ONC’s Deep Sea Observatory Supporting Ocean-based CO2 Removal Research
Ocean Networks Canada’s deep sea observatory is the research monitoring site for a new type of ocean-based carbon dioxide removal technology; the first of its kind to be trialed in Canadian waters.
The research experiment is a partnership between ONC and the U.S.-based ocean health company Running Tide to advance scientific knowledge of marine carbon dioxide removal (mCDR) and provide foundational information on the potential to enhance natural ocean carbon removal processes.
An observational platform outfitted with Running Tide’s Carbon Buoys was successfully installed by Pelagic Research Service’s remotely operated vehicle (ROV) Odysseus at the Clayoquot Slope site on ONC’s NEPTUNE seafloor observatory, located off the west coast of Canada, during the current ONC Abyss expedition. The buoys are made from wood, mycelium, and locally sourced sugar kelp.
According to the U.S. National Academies of Sciences, Engineering, and Medicine, seaweed cultivation could remove around 100 million to 1 billion tons (1 gigaton) of CO2 per year.
Over the next 12 months the project will investigate what happens to carbon-capturing biomass after it sinks to the seafloor and its potential impacts on the deep sea environment as it resides there. Under the spotlight will be Carbon Buoys that are designed to grow algae (or seaweed), and capture and convert CO2 into algal biomass through photosynthesis. Once the buoy reaches a point of negative buoyancy, it sinks to the seafloor.
ONC’s established deep-sea observatories provide a unique ocean-scale laboratory to monitor and assess the efficacy and fate of these sunken Carbon Buoys under immense pressure–1,000s of meters below the surface.
“This experiment will advance the scientific understanding of biomass falls in the benthic environment - a natural, but currently undersampled occurrence,” said Alison Tune, leader of Running Tide’s Earth Science and Ecology team.
“Understanding potential impact to seafloor ecosystems is critical for any carbon removal strategy that plans to durably remove carbon through sinking biomass. Partnering with ONC provides the opportunity to observe a marine environment that is very difficult to access, and will help advance foundational science in this area.”
The observational platform, or benthic lander, was custom-designed by ONC with 18 compartments to house biomass provided by Running Tide more than 1,000 meters below the surface.
“The biggest novelty of our design is that the lander’s shape is a nonagon. A nine-sided frame which includes a centrally mounted camera, capable of imaging 360 degrees,” said Kohen Bauer, ONC senior staff scientist, “This will provide near-real time imagery of the substrates in the environment over the course of the experiment.”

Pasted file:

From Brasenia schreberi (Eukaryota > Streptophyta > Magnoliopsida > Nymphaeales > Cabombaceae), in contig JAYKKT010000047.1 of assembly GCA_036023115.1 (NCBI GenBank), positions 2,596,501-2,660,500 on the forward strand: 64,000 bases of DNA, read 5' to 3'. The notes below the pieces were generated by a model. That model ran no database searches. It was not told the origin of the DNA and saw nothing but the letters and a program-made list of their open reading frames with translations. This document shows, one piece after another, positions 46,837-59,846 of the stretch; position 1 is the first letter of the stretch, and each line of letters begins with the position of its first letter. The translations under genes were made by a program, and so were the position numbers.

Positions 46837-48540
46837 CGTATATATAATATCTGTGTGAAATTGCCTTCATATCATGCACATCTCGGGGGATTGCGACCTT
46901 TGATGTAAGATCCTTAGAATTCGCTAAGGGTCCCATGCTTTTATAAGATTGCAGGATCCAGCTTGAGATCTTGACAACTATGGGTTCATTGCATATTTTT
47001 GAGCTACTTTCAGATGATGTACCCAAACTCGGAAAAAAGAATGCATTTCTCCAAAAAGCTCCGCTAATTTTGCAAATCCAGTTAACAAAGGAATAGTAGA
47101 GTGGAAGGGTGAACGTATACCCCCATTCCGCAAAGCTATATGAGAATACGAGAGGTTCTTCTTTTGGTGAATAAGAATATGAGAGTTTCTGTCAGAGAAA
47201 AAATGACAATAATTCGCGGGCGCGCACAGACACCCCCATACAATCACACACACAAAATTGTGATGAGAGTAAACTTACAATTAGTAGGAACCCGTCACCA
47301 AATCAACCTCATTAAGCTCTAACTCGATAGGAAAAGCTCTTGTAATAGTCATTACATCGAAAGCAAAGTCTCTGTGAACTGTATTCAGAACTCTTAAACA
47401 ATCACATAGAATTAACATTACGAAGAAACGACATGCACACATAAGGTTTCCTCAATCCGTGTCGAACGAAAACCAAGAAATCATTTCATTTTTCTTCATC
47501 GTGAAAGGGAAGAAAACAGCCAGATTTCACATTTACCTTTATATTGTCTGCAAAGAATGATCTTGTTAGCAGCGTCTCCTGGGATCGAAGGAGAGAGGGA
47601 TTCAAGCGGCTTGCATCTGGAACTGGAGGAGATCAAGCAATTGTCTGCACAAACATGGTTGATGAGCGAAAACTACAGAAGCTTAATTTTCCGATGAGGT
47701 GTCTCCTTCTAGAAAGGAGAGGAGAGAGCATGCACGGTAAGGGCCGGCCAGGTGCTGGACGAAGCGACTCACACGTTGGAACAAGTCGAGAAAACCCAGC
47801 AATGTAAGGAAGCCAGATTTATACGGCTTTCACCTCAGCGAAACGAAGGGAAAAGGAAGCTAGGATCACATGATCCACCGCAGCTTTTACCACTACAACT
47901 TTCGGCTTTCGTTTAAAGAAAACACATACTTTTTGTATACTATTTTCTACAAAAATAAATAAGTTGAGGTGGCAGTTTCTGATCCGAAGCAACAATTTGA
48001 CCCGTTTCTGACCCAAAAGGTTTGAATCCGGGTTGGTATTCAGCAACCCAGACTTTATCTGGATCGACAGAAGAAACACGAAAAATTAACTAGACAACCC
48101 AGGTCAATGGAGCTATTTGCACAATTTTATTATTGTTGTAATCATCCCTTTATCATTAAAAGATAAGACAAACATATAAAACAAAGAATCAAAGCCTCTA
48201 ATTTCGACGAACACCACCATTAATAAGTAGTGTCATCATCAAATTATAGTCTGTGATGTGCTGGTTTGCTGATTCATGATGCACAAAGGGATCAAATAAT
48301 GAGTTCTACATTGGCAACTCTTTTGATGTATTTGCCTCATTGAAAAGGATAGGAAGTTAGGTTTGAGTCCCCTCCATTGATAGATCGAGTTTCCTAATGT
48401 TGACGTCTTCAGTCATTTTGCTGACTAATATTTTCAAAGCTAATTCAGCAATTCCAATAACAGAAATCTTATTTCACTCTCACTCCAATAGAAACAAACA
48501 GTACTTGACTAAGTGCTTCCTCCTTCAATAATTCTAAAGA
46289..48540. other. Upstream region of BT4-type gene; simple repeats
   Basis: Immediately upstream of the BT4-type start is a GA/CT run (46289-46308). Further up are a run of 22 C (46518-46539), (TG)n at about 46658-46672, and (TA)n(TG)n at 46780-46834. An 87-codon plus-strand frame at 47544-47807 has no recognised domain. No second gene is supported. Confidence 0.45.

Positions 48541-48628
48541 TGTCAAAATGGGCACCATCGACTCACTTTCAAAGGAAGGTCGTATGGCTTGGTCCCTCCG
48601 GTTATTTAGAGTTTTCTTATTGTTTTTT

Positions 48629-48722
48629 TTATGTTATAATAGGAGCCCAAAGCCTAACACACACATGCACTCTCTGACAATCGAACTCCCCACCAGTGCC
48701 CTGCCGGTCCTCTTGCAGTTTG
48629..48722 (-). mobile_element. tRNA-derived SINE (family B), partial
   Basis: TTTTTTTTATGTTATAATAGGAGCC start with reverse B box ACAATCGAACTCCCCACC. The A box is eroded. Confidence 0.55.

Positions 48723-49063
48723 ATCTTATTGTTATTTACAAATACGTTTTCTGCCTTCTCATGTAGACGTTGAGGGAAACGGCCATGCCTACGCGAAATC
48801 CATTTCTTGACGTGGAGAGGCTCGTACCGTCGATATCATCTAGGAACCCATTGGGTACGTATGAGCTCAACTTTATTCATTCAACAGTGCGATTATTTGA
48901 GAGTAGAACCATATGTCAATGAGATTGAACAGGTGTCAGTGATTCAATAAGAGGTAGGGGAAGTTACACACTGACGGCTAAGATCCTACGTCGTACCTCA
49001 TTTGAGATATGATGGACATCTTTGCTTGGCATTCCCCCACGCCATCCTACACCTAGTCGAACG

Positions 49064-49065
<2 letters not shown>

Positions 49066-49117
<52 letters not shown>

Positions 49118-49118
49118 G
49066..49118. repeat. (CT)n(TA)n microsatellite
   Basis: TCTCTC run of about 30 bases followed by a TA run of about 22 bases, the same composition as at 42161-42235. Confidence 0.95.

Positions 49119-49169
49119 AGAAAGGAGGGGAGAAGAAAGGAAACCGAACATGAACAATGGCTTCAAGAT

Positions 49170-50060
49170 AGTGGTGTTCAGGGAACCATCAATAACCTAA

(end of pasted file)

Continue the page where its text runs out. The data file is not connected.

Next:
The biomass will also be monitored using environmental sensors (salinity, temperature, and dissolved oxygen). Water and sediment samples will be collected throughout the experiment by remotely operated vehicles to observe potential changes in sediment composition, as well as how the in-situ microbial community might respond to the presence of Carbon Buoys.
This experiment is part of Running Tide’s broader research roadmap to understand the potential impacts on the environment - both positive and intended, but also the local potential risks to the environment. The company says it is critical to understand how the natural materials being deployed will store carbon over time, and to know how these materials may impact organisms and the environment in the immediate vicinity.
ONC president and CEO Kate Moran said ONC is committed to enabling research on ocean-based solutions for climate change mitigation: “The Government of Canada has invested in ONC’s real-time, ocean observing infrastructure, making it the perfect platform to do real-world research of this kind; and positioning Canada to lead the way in Monitoring, Reporting, and Verification (MRV) of ocean CDR research.”
The Intergovernmental Panel on Climate Change (IPCC) Sixth Assessment Report describes how all reasonable scenarios that limit global warming to 1.5°C require large-scale carbon removal at an estimated rate of six to ten gigatons annually by 2050, in addition to deep decarbonization across all economic sectors.
ONC was connected with Running Tide to help advance this mCDR through the Launchpad program by Ocean Visions, a non-profit organization catalyzing innovation at the intersection of the ocean and climate crises.